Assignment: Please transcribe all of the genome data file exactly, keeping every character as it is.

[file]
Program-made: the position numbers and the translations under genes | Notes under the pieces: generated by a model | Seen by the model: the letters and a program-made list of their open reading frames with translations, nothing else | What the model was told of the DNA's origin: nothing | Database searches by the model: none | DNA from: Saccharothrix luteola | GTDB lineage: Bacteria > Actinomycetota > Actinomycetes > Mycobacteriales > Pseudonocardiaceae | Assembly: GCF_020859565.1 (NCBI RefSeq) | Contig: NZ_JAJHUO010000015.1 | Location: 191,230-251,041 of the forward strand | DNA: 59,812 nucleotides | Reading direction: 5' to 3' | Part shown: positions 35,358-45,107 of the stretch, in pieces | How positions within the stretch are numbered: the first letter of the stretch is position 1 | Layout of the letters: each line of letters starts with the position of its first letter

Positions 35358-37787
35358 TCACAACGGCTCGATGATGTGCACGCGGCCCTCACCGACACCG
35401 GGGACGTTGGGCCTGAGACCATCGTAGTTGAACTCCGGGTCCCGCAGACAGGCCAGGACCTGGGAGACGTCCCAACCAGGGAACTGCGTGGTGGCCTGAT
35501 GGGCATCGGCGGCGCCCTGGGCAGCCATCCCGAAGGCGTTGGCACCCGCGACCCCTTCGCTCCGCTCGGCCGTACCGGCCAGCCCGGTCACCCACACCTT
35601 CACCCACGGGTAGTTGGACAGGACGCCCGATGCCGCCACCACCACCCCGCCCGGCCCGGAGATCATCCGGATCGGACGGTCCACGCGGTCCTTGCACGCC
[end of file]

Program-made: the position numbers and the translations under genes | Notes under the pieces: generated by a model | Seen by the model: the letters and a program-made list of their open reading frames with translations, nothing else | What the model was told of the DNA's origin: nothing | Database searches by the model: none | DNA from: Saccharothrix luteola | GTDB lineage: Bacteria > Actinomycetota > Actinomycetes > Mycobacteriales > Pseudonocardiaceae | Assembly: GCF_020859565.1 (NCBI RefSeq) | Contig: NZ_JAJHUO010000015.1 | Location: 191,230-251,041 of the forward strand | DNA: 59,812 nucleotides | Reading direction: 5' to 3' | Part shown: positions 35,358-45,107 of the stretch, in pieces | How positions within the stretch are numbered: the first letter of the stretch is position 1 | Layout of the letters: each line of letters starts with the position of its first letter

Positions 35358-37787
35358 TCACAACGGCTCGATGATGTGCACGCGGCCCTCACCGACACCG
35401 GGGACGTTGGGCCTGAGACCATCGTAGTTGAACTCCGGGTCCCGCAGACAGGCCAGGACCTGGGAGACGTCCCAACCAGGGAACTGCGTGGTGGCCTGAT
35501 GGGCATCGGCGGCGCCCTGGGCAGCCATCCCGAAGGCGTTGGCACCCGCGACCCCTTCGCTCCGCTCGGCCGTACCGGCCAGCCCGGTCACCCACACCTT
35601 CACCCACGGGTAGTTGGACAGGACGCCCGATGCCGCCACCACCACCCCGCCCGGCCCGGAGATCATCCGGATCGGACGGTCCACGCGGTCCTTGCACGCC